Senate Republicans’ bill to replace the Affordable Care Act is facing pushback from four of the chamber’s most conservative members, who have banded together to enhance their negotiating position.
Senate Republicans plan to release a health care bill that would curtail federal spending, reform Medicaid, repeal taxes on the wealthy and eliminate funding for Planned Parenthood as part of an effort to make good on their campaign promise to repeal the Affordable Care Act. The bill is expected to largely mirror the House version, but with some significant differences.
Opposition to the House GOP health care bill has nearly doubled among Republican voters from 16 percent at the end of April to 30 percent in June. Among all voters, disapproval of the bill has soared to 50 percent, up from 37 percent at the end of April.
Senate Majority Leader Mitch McConnell could have the Senate vote next Thursday to repeal and replace the Affordable Care Act. The full text of the bill is expected to be released this week, and a score from the Congressional Budget Office could come early next week.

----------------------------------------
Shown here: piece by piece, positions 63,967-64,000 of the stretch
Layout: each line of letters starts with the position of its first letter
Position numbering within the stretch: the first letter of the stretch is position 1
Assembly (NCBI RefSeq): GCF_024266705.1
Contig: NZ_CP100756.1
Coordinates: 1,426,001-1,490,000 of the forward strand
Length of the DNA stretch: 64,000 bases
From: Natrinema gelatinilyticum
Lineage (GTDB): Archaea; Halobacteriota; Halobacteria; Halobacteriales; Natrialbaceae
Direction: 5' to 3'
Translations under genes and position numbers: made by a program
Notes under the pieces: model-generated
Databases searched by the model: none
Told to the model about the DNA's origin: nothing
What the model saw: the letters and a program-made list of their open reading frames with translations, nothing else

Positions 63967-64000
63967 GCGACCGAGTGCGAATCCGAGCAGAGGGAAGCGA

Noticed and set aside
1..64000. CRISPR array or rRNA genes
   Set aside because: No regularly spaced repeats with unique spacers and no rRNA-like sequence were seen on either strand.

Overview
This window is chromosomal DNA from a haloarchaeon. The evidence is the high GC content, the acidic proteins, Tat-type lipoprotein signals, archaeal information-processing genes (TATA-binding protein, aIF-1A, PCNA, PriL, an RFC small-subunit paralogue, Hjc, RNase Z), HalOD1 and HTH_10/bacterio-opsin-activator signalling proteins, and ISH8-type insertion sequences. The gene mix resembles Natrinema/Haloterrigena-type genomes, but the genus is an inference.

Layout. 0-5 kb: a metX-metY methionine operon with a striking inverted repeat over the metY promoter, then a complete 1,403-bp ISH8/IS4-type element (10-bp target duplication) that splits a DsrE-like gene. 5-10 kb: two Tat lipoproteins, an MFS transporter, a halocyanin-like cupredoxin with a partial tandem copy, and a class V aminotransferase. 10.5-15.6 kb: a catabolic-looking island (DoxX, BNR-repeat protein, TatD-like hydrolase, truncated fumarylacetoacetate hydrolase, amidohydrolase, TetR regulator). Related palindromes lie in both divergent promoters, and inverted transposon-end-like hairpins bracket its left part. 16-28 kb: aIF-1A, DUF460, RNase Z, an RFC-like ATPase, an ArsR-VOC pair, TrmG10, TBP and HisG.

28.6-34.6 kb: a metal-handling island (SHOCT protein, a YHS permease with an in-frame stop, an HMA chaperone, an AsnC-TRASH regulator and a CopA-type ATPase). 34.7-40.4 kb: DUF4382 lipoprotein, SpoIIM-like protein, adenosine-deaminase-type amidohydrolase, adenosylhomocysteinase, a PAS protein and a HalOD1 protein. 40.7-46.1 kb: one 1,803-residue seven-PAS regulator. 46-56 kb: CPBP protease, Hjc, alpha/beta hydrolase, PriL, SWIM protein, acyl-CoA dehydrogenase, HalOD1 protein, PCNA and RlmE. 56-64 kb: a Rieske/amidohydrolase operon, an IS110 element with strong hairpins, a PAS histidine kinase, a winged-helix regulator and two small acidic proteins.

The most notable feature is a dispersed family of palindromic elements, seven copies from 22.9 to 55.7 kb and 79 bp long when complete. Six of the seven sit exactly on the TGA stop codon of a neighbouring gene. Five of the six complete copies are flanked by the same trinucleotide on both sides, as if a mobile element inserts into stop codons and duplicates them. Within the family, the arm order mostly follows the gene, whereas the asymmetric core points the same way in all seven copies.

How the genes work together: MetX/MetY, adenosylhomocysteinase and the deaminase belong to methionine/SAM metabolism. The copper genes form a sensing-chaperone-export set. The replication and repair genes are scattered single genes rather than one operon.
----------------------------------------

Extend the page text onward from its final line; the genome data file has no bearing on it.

Senate Democrats are weighing whether to use parliamentary maneuvers to prevent the Senate from conducting routine business in an effort to protest the GOP health care push.
Majority Leader Mitch McConnell (R-Ky.) is still aiming for a floor vote to overhaul the nation’s health insurance system before the July recess, even though major disagreements among Senate Republicans, particularly over Medicaid, threaten to derail the GOP’s efforts.
Majority Leader Mitch McConnell is still aiming for a floor vote on the Senate’s health care bill by the end of June, even though lingering disagreements, particularly over Medicaid, threaten to derail their efforts.
Senate Republicans may provide higher federal funding to states with low Medicaid costs in their health care bill, as they mull how to equitably treat states that chose to expand the program under the Affordable Care Act and those that declined it.
Despite GOP claims that the Obamacare markets are in a “death spiral,” Centene announced that it would offer plans in three new states for the first time, as well as expand its offerings in six states where it currently sells insurance.
The Supreme Court ruled to cut the time that it takes for copycat versions of biologic drugs to enter the market.